The first of these is to offset emissions to claim carbon neutrality without first committing to a science-based reduction programme. Sadly, there are numerous offsetting programmes available to organisations that purport to be an easy route to balancing their emissions. However, if these are not accompanied by carbon reduction there is the danger that they can lead, at best, to complacency or, at worst, provide cover for continuing to increase emissions. The chart below illustrates this.
The second trap arises from the fact that the Greenhouse Gas Protocol (the standard for calculating emissions) allows significant freedom for an organisation to decide which emissions to include or exclude, as long as it states what has not been included and why. In practice this often leads to large portions of their carbon footprint to be excluded as being "too hard to calculate".
One of the most common examples is when an organisation only reports emissions from their energy use (known as "Scope 1 and 2" in the jargon), ignoring the often much larger emissions in their value chain (known as "Scope 3"). This has led to a proliferation of commitments to be carbon neutral, or even net zero, for scope 1 and 2 emissions only. This sounds good, and it can be a useful stepping-stone to achieving carbon neutrality for all emissions (you might like to read the NHS report "Delivering a ‘Net Zero’ National Health Service" for a good example of this). However, very often it is presented as the end point of the organisation's climate strategy. When this happens, most organisations will significantly under call the amount of offsetting required and will not deliver a meaningful net zero commitment (see illustration below).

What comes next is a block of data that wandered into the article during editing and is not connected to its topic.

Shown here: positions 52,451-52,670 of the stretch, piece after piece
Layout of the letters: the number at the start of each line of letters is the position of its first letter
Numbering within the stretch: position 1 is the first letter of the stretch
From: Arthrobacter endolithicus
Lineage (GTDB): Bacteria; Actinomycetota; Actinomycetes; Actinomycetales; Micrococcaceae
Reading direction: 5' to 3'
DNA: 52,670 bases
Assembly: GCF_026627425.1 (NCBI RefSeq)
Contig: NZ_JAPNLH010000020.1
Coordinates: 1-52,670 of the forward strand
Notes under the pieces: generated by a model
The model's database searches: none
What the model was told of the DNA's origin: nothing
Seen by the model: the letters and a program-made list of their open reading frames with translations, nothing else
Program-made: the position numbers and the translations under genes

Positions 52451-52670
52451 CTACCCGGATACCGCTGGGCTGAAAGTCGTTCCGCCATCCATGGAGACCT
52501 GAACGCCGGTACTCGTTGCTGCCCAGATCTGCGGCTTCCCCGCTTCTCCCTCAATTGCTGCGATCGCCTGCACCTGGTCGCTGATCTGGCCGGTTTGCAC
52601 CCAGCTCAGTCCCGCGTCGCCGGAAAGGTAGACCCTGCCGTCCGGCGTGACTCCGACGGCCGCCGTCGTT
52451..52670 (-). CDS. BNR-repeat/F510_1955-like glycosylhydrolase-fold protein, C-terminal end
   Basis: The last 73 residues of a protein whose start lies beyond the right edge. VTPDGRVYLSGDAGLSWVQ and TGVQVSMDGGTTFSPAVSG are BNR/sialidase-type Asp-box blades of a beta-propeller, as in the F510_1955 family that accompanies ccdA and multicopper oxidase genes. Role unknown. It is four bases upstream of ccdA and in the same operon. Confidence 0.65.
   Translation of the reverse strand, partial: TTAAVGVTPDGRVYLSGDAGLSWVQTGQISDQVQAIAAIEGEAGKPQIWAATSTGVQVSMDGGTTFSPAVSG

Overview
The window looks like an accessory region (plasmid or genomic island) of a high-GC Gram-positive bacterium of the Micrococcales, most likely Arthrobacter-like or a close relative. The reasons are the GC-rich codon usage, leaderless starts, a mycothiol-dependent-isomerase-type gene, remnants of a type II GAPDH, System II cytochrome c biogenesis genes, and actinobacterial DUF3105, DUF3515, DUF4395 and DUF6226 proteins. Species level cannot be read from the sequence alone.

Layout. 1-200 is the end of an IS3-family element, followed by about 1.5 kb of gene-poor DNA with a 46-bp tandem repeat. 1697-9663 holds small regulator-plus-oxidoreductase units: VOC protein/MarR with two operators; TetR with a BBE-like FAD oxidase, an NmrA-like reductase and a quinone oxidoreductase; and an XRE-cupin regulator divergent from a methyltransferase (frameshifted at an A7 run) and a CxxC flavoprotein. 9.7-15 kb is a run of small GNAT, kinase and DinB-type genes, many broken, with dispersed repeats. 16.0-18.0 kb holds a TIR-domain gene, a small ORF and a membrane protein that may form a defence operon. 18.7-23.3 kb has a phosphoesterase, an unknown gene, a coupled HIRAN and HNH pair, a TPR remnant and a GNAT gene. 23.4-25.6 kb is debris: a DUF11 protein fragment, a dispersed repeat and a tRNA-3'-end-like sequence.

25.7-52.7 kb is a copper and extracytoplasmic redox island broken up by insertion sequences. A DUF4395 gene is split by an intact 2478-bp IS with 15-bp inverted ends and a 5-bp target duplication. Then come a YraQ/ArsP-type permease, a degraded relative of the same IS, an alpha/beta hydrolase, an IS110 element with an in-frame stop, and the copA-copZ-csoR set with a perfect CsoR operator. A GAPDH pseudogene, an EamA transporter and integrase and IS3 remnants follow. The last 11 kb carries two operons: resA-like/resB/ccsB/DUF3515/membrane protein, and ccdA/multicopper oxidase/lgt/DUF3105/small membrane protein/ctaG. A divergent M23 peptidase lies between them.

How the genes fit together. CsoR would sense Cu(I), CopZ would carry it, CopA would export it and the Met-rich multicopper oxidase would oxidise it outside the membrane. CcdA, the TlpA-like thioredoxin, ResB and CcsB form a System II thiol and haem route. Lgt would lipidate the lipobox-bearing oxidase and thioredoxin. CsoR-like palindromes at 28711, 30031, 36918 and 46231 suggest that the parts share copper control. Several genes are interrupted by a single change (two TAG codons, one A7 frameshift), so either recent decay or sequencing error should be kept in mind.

Summary of Net Zero vs Carbon Neutral
The key differences between Net Zero and Carbon Neutral are summarised below:
|What is included||All emissions from energy use and the value chain must be included||Organisations can state which emissions they have chosen to include|
|Requirement for emissions reductions||Deep reductions (approx. 80-90%) in the organisation's emissions must be made||No requirement to make significant reductions|
|Timing of offsetting||Offsetting is done AFTER deep reductions in emissions||Offsetting is done NOW|
|Type of offsetting||Offsetting must remove carbon from the atmosphere||Offsetting can be from any combination of carbon removals and carbon savings|
I have not written this article to "call out" or "name and shame" but to offer useful guidance to organisations wanting to make genuine and meaningful net zero or carbon neutral commitments. I believe that most of these commitments are made in good faith, but that organisations often fall into one of the traps I have illustrated here through understandable confusion.
I hope this article helps to clarify things. If this has inspired you to consider committing your business to Net Zero or Carbon Neutrality then please contact us using the button below to find out how we can help you.
Eoin (pronounced like "Ian") is the Chief Carbon Coach and founder of Go Climate Positive. He is a Practitioner member of IEMA (the Institute of Environmental Management) and a sustainability lead on the Cheltenham Economic Recovery Task Force.
Eoin says, "Sustainability is no longer a 'nice to do', it is business critical. My goal is to make it accessible and affordable for every business, however big or small , no matter their market sector."